The spams have been trying to foist their rather spiffing product on the wary Brits since 2007 when they offered sixty choppers complete with training and engineering packages for both line swine and growbags. Whitehall said no thanks. Another twenty choppers were offered again in 2008 and again the offer was declined. Why?

But why?

Well, it's quite simple really. They'd rather piss billions away on sixty odd Future Lynx aircraft that are nowhere near coming in to service and are already over budget by a significant margin. The 'Future Lynx' is basically a 'Retro Lynx' with some fancy kit thrown in it. It's still the same size and will still have pretty much the same overall performance, will still not like hot & high and will still have just enough room for the growbag, his girlfriend and a couple of Horror Bags - instead of fourteen heavily armed infantrymen.

So what's next?

So to recap. The Blackhawk has been turned down:

  • In favour of refurbishing an older and less capable type and at greater expense
  • In favour of a significantly inferior machine that might not even enter service due to defence cuts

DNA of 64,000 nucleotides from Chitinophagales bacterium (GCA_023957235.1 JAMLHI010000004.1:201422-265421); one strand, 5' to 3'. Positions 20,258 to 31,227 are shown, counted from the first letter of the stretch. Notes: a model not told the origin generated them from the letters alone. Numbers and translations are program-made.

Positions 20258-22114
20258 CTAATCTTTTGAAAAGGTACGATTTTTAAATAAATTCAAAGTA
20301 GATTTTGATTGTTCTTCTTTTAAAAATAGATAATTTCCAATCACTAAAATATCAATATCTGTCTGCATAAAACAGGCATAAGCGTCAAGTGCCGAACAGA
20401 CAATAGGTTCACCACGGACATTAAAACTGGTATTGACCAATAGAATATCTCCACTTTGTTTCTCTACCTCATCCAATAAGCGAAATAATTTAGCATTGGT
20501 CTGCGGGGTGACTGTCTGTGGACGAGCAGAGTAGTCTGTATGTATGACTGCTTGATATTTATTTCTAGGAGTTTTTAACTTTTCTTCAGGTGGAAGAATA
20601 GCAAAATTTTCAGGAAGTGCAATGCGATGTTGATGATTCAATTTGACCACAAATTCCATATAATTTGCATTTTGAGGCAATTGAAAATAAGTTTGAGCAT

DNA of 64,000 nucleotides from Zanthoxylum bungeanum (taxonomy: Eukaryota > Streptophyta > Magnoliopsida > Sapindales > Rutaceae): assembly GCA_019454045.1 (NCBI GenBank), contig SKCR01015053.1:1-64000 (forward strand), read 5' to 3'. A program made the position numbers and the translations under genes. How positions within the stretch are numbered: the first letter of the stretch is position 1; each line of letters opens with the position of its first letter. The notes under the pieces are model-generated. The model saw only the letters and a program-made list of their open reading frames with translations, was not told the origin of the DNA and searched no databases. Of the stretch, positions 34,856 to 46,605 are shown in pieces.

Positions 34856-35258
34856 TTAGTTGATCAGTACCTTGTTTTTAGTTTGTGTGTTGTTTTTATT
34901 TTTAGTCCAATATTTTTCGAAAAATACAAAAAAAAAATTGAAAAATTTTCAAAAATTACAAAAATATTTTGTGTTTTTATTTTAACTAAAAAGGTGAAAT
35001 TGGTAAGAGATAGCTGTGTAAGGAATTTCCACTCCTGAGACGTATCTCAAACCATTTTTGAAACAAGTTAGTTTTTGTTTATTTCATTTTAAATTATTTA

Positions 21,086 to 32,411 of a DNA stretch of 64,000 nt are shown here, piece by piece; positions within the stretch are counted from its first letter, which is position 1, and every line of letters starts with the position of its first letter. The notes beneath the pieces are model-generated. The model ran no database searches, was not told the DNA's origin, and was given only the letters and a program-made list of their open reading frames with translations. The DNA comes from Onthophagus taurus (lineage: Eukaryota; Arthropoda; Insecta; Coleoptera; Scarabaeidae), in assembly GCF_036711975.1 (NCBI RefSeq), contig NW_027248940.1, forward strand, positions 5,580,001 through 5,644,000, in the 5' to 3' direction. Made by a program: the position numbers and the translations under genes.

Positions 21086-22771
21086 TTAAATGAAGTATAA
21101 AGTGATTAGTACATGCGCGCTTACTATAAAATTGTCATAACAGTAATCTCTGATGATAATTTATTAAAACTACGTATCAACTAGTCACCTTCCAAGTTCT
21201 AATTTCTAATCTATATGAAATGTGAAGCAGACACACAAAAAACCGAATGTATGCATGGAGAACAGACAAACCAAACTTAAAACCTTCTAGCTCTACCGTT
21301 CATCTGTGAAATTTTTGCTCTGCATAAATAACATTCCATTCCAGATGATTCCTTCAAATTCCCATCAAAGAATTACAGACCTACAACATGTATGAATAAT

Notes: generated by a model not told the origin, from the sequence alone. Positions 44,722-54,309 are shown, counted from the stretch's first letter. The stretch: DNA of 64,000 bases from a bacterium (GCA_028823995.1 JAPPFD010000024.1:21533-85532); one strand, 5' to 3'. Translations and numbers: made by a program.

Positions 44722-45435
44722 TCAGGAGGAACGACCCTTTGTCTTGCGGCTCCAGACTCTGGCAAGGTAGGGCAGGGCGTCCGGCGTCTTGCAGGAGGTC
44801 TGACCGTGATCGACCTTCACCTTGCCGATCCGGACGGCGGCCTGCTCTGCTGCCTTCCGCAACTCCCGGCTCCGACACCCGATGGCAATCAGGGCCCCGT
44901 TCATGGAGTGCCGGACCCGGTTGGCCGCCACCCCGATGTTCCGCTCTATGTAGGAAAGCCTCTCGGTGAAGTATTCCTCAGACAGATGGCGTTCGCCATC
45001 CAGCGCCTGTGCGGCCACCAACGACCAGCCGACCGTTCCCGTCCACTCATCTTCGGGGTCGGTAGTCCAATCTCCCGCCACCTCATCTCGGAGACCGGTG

• Most of all, in favour of a British/Non-US chopper for financial/political reasons

Of course, suggesting we buy 'off the peg' and solve all our problems in a one-er is rather simplistic. There's the training of crews and engineers and the establishment of a servicing and supply regime to be taken in to account. That all takes time, but it is do-able - especially if it will be a money saver in the long term. We do already operate several US types - even if we do insist on installing our own avionics at extra cost.

Illogical procurement decisions appear to be a uniquely British trait. No other country fucks about to anything approaching the same extent as to what we do. Other countries go to an airshow, shop around, make a choice, sign some paperwork and a load of helicopters turn up in crates a few weeks later. A bit of spanner work here and there and they're on the flight line and turning & burning in a trice. Job done. Why have we got to complicate things?